Pre- and intraoperative mitomycin C for recurrent pterygium associated with symblepharon  [cached]
Mohammed I
Clinical Ophthalmology , 2013,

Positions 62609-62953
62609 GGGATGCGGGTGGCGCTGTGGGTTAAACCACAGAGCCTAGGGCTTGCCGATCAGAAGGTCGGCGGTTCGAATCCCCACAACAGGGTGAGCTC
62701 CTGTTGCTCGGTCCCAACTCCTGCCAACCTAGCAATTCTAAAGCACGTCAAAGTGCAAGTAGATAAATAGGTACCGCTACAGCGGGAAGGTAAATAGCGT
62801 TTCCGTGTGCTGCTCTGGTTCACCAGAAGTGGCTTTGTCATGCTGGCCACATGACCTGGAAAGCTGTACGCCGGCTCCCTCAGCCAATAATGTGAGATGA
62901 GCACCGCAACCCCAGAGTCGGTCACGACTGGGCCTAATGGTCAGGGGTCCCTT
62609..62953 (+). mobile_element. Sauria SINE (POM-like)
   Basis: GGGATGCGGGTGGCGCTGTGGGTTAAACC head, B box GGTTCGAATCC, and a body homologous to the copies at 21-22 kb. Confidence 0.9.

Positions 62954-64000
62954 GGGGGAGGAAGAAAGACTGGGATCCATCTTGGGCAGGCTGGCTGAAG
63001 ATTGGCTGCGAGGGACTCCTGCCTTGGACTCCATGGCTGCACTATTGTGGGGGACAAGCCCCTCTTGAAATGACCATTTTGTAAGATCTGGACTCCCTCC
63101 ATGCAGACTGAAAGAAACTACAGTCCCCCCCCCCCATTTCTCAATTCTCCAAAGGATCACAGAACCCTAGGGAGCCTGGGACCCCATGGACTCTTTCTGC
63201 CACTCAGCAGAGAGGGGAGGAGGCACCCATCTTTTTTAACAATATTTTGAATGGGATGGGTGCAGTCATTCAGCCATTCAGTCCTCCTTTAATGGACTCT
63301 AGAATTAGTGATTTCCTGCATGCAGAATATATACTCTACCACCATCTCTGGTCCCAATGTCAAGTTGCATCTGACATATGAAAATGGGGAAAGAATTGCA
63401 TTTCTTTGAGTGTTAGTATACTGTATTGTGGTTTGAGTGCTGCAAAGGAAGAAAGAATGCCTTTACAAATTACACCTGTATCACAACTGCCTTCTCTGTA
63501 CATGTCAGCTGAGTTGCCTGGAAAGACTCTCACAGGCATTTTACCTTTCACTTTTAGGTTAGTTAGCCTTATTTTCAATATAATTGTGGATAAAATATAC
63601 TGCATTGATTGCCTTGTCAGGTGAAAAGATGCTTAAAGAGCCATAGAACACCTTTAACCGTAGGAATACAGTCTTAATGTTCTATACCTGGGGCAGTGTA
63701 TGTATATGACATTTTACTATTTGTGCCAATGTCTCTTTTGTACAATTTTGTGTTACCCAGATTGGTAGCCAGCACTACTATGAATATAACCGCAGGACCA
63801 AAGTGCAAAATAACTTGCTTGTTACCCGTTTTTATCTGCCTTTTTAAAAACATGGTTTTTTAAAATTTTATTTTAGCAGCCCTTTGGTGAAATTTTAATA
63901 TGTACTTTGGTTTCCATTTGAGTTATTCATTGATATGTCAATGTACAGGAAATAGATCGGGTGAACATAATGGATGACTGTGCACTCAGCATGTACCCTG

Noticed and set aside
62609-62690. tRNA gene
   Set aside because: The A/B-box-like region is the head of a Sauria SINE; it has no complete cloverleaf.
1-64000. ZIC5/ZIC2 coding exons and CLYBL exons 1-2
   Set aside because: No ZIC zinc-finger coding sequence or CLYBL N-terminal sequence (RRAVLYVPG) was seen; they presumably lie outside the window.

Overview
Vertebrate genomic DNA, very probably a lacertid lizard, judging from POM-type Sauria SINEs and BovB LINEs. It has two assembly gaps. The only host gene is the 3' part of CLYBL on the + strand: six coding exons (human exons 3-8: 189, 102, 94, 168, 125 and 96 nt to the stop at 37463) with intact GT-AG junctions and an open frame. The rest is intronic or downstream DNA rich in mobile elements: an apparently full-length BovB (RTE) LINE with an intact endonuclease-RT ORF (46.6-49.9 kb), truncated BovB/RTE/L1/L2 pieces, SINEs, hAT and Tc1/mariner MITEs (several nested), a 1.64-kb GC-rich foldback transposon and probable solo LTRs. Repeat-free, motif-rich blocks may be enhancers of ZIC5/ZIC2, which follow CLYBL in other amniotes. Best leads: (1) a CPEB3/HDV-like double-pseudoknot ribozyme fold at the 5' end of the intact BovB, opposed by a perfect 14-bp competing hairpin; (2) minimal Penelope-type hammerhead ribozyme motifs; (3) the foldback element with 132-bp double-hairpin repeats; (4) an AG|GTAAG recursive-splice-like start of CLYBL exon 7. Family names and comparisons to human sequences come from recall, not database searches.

Abstract: Isyaku MohammedDepartment of Ophthalmology, Aminu Kano Teaching Hospital, Kano, NigeriaBackground: Treatment of recurrent pterygium associated with symblepharon usually involves the use of tissue grafting and/or the intraoperative application of mitomycin C (MMC). For the graft, a conjunctival/limbal autograft and/or amniotic membrane may be used. This generally requires extra technical skills and assistance, an increase in the cost and duration of surgery, and a more extensive anesthesia (a complete eye block or general anesthesia). Although widely used, safety concerns have been raised over MMC in the treatment of pterygia.Objective: The objective of this case report is to report the successful use of preoperative subconjunctival injection of low-dose (0.02%) MMC one month before bare sclera excision of a multirecurrent pterygium, as well as the concomitant intraoperative application of MMC to the conjunctival fornix of the same eye after the excision of an associated symblepharon.Case report: A 31-year-old man from Kano, Northern Nigeria, presented to the eye clinic with a recurrent pterygium associated with an upper lid symblepharon in his right eye. He has had five previous pterygium excisions, with the last surgery involving conjunctival autografting and subconjunctival steroid injection. He was subsequently given 0.1 mL of 0.02% MMC as a subpterygial injection; one month later he had an alcohol-assisted bare sclera pterygium excision and a symblepharolysis with the intraoperative application of 0.02% MMC for 1 minute to the upper conjunctival fornix. Except for a Tenon granuloma that was simply excised, there has been no recurrence or other complications up to a year after surgery.Conclusion: As a cheaper and technically easier treatment option, a preoperative subconjunctival MMC injection followed by bare sclera pterygium excision was found to be effective in this patient with a recurrent pterygium. As at one-year follow-up, low-dose preoperative MMC a month prior to surgery also appeared safe and effective when combined with its intraoperative application to the conjunctival fornix for the treatment of associated symblepharon.Keywords: mitomycin C, pterygium, recurrence, symblepharon